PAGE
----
House of the Dragon promised more, you guessed it, dragons, though until now, their screeching and roaring and giant flappy wings have had a petlike feeling (that is, if your pet could light your mother’s funeral pyre with her breath). But when Syrax and Caraxes face off on the giant stone ramp to Dragonstone, there is finally some delicious, vicious tension in the air. Like Rhaenyra, who looks absolutely teeny when she marches through the crowd of her father’s soldiers on those ramparts, Syrax is considerably smaller than ruby-red Caraxes, and not nearly so accomplished in battle. (Caraxes is older and knew a rider before Daemon — Aemon, father of Rhaenys and former Prince of Dragonstone.) But the bond between rider and dragon, forged from the cradle in Rhaenyra’s case, is heady and viscous enough that it practically floats through the air.
Rhaenyra and Daemon’s verbal sparring creates the episode’s most neck-prickling moment. Perhaps it’s the sexy Dracula vibes the Valyrian language gives off, or it may just be the sheer talent bouncing around between Milly Alcock and Matt Smith, but when they confront one another, and even when Rhaenyra dares Daemon to murder her, they hover on the edge of admiration, as if they might embrace or kiss or even laugh if one relinquishes. Endearment is what stops Daemon from slicing away at her and what leads him to toss the dragon’s egg back into her arms. But with House Velaryon’s ships and the threat of more heir come to nudge him down the ladder, Daemon may not resist the allure of blood for much longer.
From the Ravens
• Ser Criston Cole is the only candidate for the Kingsguard who has battle experience and is extremely good-looking. Ideal, really.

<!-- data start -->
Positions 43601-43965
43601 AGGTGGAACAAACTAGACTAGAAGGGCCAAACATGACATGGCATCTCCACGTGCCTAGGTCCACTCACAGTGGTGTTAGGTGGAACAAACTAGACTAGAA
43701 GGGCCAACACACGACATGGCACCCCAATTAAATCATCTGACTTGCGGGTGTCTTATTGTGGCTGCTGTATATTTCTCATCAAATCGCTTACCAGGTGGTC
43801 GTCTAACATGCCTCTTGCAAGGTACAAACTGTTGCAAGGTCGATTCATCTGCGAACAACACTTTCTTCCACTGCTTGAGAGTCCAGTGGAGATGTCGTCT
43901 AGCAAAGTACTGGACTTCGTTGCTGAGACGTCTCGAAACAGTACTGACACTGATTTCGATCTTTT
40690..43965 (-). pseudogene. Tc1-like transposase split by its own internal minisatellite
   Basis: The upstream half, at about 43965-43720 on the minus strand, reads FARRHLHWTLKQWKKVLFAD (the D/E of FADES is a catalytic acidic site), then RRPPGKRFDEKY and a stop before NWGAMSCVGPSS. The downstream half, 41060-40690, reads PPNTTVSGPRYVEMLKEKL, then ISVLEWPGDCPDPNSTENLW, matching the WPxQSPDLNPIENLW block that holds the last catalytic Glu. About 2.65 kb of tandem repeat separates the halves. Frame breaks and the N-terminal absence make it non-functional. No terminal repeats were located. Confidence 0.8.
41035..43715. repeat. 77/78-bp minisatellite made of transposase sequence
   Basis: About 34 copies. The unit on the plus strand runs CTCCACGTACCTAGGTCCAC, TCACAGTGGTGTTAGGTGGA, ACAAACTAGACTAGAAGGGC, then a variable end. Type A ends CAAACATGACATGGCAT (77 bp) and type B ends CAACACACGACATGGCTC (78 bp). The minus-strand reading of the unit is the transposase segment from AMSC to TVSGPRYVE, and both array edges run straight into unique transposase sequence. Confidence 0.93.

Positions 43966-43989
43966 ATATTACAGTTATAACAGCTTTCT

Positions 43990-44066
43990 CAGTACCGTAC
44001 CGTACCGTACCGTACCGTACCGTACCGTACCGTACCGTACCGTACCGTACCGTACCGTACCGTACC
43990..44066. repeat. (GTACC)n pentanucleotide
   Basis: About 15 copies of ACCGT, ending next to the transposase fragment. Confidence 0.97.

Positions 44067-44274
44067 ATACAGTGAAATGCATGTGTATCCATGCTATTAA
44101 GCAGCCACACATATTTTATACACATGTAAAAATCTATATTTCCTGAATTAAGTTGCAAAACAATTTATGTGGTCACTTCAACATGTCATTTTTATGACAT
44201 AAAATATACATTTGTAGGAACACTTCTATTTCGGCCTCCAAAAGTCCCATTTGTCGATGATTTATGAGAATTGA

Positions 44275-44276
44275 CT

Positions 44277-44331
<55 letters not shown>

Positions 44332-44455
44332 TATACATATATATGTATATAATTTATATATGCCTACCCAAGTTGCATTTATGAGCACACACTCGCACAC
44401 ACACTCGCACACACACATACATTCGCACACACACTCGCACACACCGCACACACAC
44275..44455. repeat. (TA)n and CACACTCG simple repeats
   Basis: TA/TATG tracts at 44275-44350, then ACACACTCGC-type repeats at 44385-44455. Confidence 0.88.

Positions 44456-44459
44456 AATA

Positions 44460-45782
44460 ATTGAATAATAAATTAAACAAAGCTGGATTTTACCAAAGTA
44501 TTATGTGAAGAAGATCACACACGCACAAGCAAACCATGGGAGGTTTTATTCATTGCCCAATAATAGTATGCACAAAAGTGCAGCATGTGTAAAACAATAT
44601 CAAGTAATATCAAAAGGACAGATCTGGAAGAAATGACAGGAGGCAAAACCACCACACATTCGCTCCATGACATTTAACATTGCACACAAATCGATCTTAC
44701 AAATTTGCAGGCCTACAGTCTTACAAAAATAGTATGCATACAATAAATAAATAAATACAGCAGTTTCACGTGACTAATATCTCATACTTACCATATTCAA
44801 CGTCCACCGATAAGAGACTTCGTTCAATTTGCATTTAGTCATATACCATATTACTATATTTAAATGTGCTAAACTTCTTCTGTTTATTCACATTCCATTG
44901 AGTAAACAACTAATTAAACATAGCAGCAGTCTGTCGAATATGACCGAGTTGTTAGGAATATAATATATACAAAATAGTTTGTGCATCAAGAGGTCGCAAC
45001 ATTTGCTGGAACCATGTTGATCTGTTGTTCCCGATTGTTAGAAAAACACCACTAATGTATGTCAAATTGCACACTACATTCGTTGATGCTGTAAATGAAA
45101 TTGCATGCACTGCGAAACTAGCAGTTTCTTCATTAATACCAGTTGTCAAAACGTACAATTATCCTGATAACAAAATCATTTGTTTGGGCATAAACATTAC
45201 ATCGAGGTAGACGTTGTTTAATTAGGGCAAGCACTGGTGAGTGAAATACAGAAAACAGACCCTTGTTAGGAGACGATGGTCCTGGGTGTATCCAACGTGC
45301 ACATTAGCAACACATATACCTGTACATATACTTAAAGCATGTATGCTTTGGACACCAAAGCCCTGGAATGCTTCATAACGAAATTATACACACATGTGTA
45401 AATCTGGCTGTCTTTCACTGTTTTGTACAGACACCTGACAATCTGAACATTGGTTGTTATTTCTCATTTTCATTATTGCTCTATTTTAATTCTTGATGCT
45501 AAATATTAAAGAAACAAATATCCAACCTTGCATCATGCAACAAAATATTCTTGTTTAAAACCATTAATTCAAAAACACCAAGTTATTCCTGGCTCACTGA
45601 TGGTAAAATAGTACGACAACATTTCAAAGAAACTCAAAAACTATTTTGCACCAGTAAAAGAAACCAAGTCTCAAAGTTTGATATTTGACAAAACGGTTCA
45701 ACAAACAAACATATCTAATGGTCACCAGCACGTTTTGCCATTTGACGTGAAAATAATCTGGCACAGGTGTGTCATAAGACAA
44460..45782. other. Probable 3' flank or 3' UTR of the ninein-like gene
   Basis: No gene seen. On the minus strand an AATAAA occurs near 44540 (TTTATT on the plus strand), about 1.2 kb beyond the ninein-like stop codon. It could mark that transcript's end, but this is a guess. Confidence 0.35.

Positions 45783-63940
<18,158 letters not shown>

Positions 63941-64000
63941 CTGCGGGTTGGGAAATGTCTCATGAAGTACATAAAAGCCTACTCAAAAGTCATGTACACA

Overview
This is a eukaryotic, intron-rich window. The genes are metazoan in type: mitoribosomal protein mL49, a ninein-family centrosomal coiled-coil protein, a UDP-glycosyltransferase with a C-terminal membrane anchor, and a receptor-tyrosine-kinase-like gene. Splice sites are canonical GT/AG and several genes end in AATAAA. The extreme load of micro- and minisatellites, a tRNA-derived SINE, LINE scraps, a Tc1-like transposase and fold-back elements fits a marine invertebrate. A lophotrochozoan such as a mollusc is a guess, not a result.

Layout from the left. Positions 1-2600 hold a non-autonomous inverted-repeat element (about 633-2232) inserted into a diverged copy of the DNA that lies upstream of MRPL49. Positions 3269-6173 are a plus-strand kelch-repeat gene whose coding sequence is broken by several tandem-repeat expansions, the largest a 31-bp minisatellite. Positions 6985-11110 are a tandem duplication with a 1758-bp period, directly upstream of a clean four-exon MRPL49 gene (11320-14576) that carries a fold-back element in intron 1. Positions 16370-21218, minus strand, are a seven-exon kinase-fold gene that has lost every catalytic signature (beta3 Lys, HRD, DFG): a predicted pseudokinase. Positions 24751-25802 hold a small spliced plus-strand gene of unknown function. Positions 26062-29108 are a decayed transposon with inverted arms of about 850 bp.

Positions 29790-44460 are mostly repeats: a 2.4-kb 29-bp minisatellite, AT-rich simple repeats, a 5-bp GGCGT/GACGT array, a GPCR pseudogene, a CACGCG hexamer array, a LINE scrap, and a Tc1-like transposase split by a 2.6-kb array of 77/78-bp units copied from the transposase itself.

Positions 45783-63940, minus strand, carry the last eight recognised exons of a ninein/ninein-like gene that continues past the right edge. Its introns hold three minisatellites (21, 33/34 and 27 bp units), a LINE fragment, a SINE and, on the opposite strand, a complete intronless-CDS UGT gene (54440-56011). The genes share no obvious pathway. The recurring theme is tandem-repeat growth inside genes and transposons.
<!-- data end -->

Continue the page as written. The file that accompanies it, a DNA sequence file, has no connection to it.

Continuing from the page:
• If Rhaenyra were a male heir, I find it hard to believe she’d be punted from the room for daring to make a suggestion to the Small Council.
• Viserys’s finger is now gangrenous, too, as if the throne, which pricked him in the last episode, is physically out to destroy him.
• Rhaenys’s line, “Men would sooner put the realm to the torch than see a woman ascend the iron throne,” seems like a direct response to what we eventually see Daenerys do in season eight of Game of Thrones — put the torch to the kingdom to keep it for herself.
• Laena and Viserys’s turn about the garden yielded some very interesting hints about what is to come, re: dragons. Vhagar, the largest and fiercest living dragon, who Tyrion Lannister claims is so big that you could ride a horse down her, is nested somewhere on the coast of Westeros, though Viserys doesn’t know precisely where. He never rode Vhagar, who was once mounted by Queen Visenya, the wife (and sister) of Aegon the Conqueror. But if the series follows George R.R. Martin’s House of the Dragon on this matter, she will end up with another woman on her back.
• Daemon “invites” Viserys to his wedding, but has not yet asked Mysaria for her hand. He also claims there is to be a baby, but she isn’t pregnant and implies that she’s done something to make herself infertile (pregnancy would be a big hazard in her profession). And now she’s furious with Daemon for carrying her off to a misty, miserable island and using her as a pawn. Sounds exactly like the fate of every other prostitute from this universe.
• Finally, some wit! “Did you call me to Driftmark to remind me of my low status, or was there some other reason?”